Century Marks

Century Marks

Live from Jerusalem

Two Amer­ican religious broadcast networks are poised to cover the second coming, should Jesus return to the Mount of Olives as they expect. Daystar Television Network already has a 24-hour-a-day live webcam beamed from a building it owns on a hill overlooking Jerusalem. Trinity Broad­casting Network, its competitor, has bought the building next to Daystar in order to set up its own studio. Israeli critics say the real intent of these evangelical broadcast networks is to proselytize Jews in Israel. Daystar already has 24-hour programming on two Israeli channels, and TBN is negotiating to get its own TV outlet in Israel (Chicago Tribune, October 1).

Resistance movement

Calling the church hierarchy corrupt, Catholic theologian Hans Küng says “the only way for reform is from the bottom up.” He sees hope in resistance movements among priests in his native Switzerland and in Austria. Up to 400 Austrian and about 150 Swiss priests have joined the movement. Initiatives taken in opposition to church teaching include serving communion to divorced and remarried people, letting unordained persons lead services and putting women in important positions in the hierarchy. Early in his teaching career, Küng was a colleague of Joseph Ratzinger, now Pope Benedict XVI (Guardian, October 5).

Caste in or out

The Hindu priesthood has been traditionally limited to upper-caste Brahmins. A few years ago the government in a southern India state, which owns most of the temples, began training priests regardless of their caste, including the lowest caste, the Dalits. In reaction, Brahmin groups filed  suit, claiming that the government has no right to impose itself on priest selection or training. There is a shortage of Hindu priests. Critics of the Brahmin suit believe it’s intended to maintain Brahmin privilege and keep in place a 4,000-year-old caste system (Los Angeles Times, October 1).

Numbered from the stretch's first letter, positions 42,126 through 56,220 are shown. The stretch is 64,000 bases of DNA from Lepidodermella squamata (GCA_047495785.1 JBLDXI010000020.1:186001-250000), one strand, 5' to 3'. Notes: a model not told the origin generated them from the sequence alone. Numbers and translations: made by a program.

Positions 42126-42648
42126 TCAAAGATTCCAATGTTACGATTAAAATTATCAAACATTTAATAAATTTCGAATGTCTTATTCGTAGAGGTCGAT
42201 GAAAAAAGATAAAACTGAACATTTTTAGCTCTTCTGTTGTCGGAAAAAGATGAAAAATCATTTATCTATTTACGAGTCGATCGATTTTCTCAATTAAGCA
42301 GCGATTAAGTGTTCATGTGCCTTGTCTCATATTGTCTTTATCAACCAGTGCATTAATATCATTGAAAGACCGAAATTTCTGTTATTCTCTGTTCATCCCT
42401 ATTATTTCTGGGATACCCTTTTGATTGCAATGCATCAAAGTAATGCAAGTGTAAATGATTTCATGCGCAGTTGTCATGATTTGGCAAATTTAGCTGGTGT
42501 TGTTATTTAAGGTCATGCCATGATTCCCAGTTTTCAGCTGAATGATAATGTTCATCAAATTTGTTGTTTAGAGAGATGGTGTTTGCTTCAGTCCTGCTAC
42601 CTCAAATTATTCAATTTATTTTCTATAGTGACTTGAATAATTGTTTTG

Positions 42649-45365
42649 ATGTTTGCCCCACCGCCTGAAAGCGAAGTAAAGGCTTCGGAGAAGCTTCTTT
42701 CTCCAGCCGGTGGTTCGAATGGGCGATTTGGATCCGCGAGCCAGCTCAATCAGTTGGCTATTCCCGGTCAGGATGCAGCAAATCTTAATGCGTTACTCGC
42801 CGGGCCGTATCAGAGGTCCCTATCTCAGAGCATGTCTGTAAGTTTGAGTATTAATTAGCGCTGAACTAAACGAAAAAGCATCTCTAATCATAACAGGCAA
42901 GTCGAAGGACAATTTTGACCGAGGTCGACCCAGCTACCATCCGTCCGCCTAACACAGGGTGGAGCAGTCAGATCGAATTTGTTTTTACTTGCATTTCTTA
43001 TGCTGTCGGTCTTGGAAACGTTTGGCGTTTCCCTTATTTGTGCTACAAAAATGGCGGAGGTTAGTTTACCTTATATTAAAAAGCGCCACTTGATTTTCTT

Anti-Jewish record

Perry Brickman was mystified in 1952 when he was told he had flunked out of Emory University’s dental school after his first year. He had been a B-plus biology student at Emory and received early admission to its dental school. Now the university is acknowledging for the first time that between 1948 and 1961 the school’s dean was engaged in systematic discrimination against Jewish students. During those years, 65 percent of Jewish students were told they had flunked out or were forced to retake a whole year of classes. Brickman has tracked down and interviewed many of these students who, many years later, feel a sense of shame and anger. A documentary film, From Silence to Recognition, is being made based on Brickman’s interviews (New York Times, October 6).

Religious hate

The recent celebration of Ramadan sparked one of the largest increases of anti-Muslim incidents in more than a decade. In Joplin, Missouri, the Islamic Society’s building was destroyed by fire under suspicious conditions. A bottle of acid was thrown at a Muslim school in Lombard, Illinois, while worshipers were saying evening prayers. A mosque in Harrisonburg, Virginia, was desecrated with anti-Muslim graffiti. The number of anti-Muslim hate groups tripled from 2010 to 2011. Forty-three percent of Muslims experienced some kind of harassment during 2010–11 (Center for American Progress, September 26).